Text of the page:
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OPINION

Might as well face it, snark addiction

By Sheryl Boldt Guest Columnist

Are we addicted to snark?

You thought you could stop any time. Next thing you know, you’re hooked.

What went through your mind when you read the opening sentences? Likely you thought about an addictive behavior you or someone you care about is struggling with.

Sheryl H. Boldt

But did “bitterness” also cross your mind?

Think about it. In this politically caustic environment, how often do we give in to hateful thoughts about people with whom we disagree?

We foolishly thought we could handle a bitter thought now and then. That we could stop any time. But… next thing we knew… we were hooked.

Before long, we can’t stop ourselves. Those who disagree with us are clearly the enemy. The first mean, malicious thought was so enticing that it led to another mean thought. Now thinking this way has become an all-consuming behavior. We act as if we can’t get enough of believing the worst of “them.”

Consequently, our lives have changed in a way we didn’t expect or want. With so much hate filling our thoughts, we’re no longer a credible witness of Christ to the loss. We can’t read our Bible the same way. Even our other relationships seem different somehow. Why?

Because our mean-spirited thoughts have compromised our hearts.

Just like it would have been better for an alcoholic to avoid that first sip or a gambler to avoid that first wager, it would be better for us to avoid the very first bitter thought. But even if we’ve already started down that road, meditating on Philippians 4:8 can transform our thinking.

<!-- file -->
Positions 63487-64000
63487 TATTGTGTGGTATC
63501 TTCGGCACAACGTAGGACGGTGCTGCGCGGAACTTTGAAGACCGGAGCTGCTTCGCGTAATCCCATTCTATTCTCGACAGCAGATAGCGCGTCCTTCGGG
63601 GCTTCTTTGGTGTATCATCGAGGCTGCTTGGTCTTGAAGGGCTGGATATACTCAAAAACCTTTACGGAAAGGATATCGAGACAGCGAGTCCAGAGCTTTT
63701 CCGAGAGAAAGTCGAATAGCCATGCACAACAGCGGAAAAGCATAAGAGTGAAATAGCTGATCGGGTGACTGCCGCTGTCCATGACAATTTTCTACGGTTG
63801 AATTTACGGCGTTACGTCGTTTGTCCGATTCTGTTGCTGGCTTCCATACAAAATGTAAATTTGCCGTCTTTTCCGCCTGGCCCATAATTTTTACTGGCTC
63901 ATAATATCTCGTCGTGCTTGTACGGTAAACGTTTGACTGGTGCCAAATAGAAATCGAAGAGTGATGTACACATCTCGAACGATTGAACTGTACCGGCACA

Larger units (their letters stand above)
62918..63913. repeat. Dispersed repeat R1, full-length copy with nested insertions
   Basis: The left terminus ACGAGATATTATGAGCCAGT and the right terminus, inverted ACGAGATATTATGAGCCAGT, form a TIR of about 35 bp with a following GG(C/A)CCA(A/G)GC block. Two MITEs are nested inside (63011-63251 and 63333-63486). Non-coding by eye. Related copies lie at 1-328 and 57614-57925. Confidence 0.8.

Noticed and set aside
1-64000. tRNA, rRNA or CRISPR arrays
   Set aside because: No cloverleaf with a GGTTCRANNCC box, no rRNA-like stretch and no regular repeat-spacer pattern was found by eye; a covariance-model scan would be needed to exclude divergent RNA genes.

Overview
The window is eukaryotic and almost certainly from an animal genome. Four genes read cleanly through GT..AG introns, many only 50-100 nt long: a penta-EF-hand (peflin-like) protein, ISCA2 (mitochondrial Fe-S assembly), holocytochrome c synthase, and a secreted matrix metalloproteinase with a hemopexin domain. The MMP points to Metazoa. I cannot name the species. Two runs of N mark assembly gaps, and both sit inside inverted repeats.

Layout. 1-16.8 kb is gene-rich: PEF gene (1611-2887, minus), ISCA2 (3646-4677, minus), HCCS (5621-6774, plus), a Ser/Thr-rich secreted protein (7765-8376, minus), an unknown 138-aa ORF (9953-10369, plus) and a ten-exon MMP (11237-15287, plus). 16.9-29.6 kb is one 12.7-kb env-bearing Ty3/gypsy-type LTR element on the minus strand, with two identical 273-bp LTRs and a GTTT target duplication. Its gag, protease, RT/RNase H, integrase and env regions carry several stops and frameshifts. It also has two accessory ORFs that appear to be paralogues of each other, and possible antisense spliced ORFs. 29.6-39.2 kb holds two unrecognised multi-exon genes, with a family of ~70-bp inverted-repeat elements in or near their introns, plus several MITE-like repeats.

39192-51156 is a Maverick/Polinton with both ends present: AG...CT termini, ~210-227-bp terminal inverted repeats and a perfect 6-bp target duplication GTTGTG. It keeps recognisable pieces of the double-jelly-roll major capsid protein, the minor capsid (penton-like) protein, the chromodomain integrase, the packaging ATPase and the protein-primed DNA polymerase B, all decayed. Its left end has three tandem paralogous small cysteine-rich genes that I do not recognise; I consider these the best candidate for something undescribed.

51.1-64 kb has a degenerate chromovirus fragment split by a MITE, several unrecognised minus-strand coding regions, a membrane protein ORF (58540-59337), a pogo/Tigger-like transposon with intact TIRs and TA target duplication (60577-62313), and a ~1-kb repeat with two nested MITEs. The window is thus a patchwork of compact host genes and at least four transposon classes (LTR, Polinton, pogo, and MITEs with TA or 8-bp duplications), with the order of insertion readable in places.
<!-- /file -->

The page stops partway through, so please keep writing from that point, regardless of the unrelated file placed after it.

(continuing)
“Finally, brothers, whatever is true, whatever is honorable, whatever is just, whatever is pure, whatever is lovely, whatever is commendable, if there is any excellence, if there is anything worthy of praise, think about these things.” (ESV).

What would happen if we gave God permission to make us aware every time we think on things that aren’t praiseworthy about someone? Especially those we’re not crazy about.

It’s possible to strongly disagree with people without spit-firing snarky remarks about them in our hearts. Degradation will never lead to mutual love and respect in relationships with people on the other side. Snark will never allow us to explain our point of view, but instead closes the door for open communication. Forever.

Furthermore, bitterness can sabotage all our relationships, including the ones with people we want to share Christ with.

No addictive behavior will get us where we want in life, especially in our relationships. Unless of course, we become hooked on behaving more like Christ.

Sheryl H. Boldt, a Franklin County resident, is the author of the blog, www.TodayCanBeDifferent.net. Connect with her at SherylHBoldt@gmail.com.